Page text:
Ellis Medicine management has agreed to recognize Bellevue Woman’s Center nurses’ membership in the New York State Nurses Association, as long as they vote to do so in a secret ballot election.
Union officials said Ellis CEO Jim Connolly met with nurses Wednesday night, less than a week after they took to the sidewalk in front of Ellis Hospital to speak out to the public and media about their desire to unionize. A group of Bellevue nurses and NYSNA representatives delivered a formal petition to Connolly’s office just before the speak-out with the signatures of 105 of Bellevue’s 125 nurses. They said then that hospital management had ignored their concerns and requests for meetings.
“He did not recognize our petition, even though we had an overwhelming majority of nurses sign it,” said Christine Walthers, a nurse at Bellevue who attended Wednesday’s meeting. “His comment at the meeting last night was that the decision was ours, but that he would recognize our membership after a secret ballot election.”
In a secret ballot election, each person’s vote is kept secret to ensure no one faces intimidation or peer pressure.
“Here’s the hitch,” NYSNA spokesman Dan Lutz said in an email. “Most of these elections are held by the federal government through the National Labor Relations Board. But most of the board is shut down now.”
The board’s website says it is currently closed “due to a lapse in appropriated funds,” but added that it’s keeping some necessary and emergency services and programs operational during the shutdown. It’s unclear whether the nurses’ request falls under such services.
The shutdown may stall the nurses’ wish to unionize at a time when the model of care they are being asked to deliver has them worried for patient safety.
The problem started earlier this year, Walthers said at last week’s speak-out, when Ellis management told Bellevue staff they would begin following a new model of care known as mother-baby.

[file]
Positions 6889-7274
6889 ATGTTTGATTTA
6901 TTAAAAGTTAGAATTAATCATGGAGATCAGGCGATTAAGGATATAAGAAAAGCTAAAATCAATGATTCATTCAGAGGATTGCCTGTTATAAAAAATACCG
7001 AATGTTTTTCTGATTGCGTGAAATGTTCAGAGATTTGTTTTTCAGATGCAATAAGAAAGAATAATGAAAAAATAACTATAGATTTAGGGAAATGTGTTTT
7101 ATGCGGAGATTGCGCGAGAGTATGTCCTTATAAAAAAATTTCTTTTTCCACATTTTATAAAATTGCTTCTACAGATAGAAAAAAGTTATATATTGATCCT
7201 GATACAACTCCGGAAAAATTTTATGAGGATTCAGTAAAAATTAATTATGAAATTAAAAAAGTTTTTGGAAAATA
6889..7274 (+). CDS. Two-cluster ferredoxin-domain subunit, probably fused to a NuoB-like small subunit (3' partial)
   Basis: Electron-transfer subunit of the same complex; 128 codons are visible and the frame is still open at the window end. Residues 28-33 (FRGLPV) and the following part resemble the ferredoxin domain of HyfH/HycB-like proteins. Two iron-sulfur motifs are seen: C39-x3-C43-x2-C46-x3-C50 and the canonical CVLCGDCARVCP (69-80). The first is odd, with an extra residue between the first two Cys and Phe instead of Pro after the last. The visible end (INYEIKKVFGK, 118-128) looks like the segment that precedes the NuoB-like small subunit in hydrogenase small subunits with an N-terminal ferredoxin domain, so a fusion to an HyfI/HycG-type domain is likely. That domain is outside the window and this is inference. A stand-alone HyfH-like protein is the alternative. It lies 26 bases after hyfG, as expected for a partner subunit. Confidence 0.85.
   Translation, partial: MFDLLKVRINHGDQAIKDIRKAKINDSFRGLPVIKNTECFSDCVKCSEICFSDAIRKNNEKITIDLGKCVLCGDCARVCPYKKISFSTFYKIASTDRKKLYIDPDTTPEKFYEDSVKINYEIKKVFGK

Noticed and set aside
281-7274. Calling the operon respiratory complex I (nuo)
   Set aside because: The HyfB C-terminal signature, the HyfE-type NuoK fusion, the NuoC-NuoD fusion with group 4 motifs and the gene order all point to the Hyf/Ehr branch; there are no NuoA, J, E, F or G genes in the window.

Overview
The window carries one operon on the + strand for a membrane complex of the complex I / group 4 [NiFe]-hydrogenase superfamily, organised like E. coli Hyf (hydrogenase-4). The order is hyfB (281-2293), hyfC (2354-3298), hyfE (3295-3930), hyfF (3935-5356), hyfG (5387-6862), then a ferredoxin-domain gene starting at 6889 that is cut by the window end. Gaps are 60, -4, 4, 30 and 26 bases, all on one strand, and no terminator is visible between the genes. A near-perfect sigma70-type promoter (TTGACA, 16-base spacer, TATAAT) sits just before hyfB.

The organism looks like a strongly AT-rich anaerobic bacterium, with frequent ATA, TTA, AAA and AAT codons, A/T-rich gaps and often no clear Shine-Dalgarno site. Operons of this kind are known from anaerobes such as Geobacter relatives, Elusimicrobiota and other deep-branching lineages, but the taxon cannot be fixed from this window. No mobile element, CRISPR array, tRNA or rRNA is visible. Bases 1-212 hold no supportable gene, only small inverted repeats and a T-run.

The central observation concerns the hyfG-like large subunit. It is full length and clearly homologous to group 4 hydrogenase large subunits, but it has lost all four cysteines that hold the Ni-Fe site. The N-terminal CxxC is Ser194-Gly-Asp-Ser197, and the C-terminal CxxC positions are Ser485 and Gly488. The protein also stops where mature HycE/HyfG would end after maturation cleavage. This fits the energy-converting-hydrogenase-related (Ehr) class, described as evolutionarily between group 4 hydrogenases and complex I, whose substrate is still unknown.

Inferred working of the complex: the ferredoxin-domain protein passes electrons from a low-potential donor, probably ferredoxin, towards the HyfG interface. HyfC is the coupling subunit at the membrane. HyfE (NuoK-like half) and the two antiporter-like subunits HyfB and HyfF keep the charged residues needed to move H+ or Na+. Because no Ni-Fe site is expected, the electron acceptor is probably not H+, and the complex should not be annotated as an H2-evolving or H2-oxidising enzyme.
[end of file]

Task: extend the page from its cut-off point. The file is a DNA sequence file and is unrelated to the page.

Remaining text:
This required nurses who previously cared for only new mothers or only new babies to now care for both mother and child after birth.
Some nurses expressed concern they didn’t have the right training to care for newborns, especially in emergency situations. They said management wouldn’t listen to their concerns and appeared to have no plan to guide them through the change in care.
“We need a voice,” said Walthers. “We need to be recognized. We need the doctors and administration to remember that we are a key component to the well-being of every person who walks through our door. We feel it’s imperative that nurses get a loud and clear voice, and in my opinion, being a member of a union goes hand in hand with that.”
Bellevue nurses are the only nurses under the Ellis Medicine umbrella without union representation, and the change in care was the impetus for their recent petition to unionize.
“Mr. Connolly said, ‘I bargain with the nurses at Nott Street and the former St. Clare’s, I can bargain with you,’ ” said Walthers. “But now we may end up victims of this government shutdown. We don’t want it to hinder our process or drag it along in any way. We’re talking within a week that we really want to move forward on this.”
A group of nurses will officially request a secret ballot election today at the National Labor Relations Board’s local office in Albany.
“The board is not the only way to get official recognition,” said Lutz. “Many unions have been recognized legally through alternative election processes where an independent outside group conducts the election count. We’ll see [today] if we can get the feds to conduct the election. If not, we’ll be going back to Connolly to ask for an alternate form of an election.”
A spokesman for Ellis Medicine could not be reached for comment Thursday.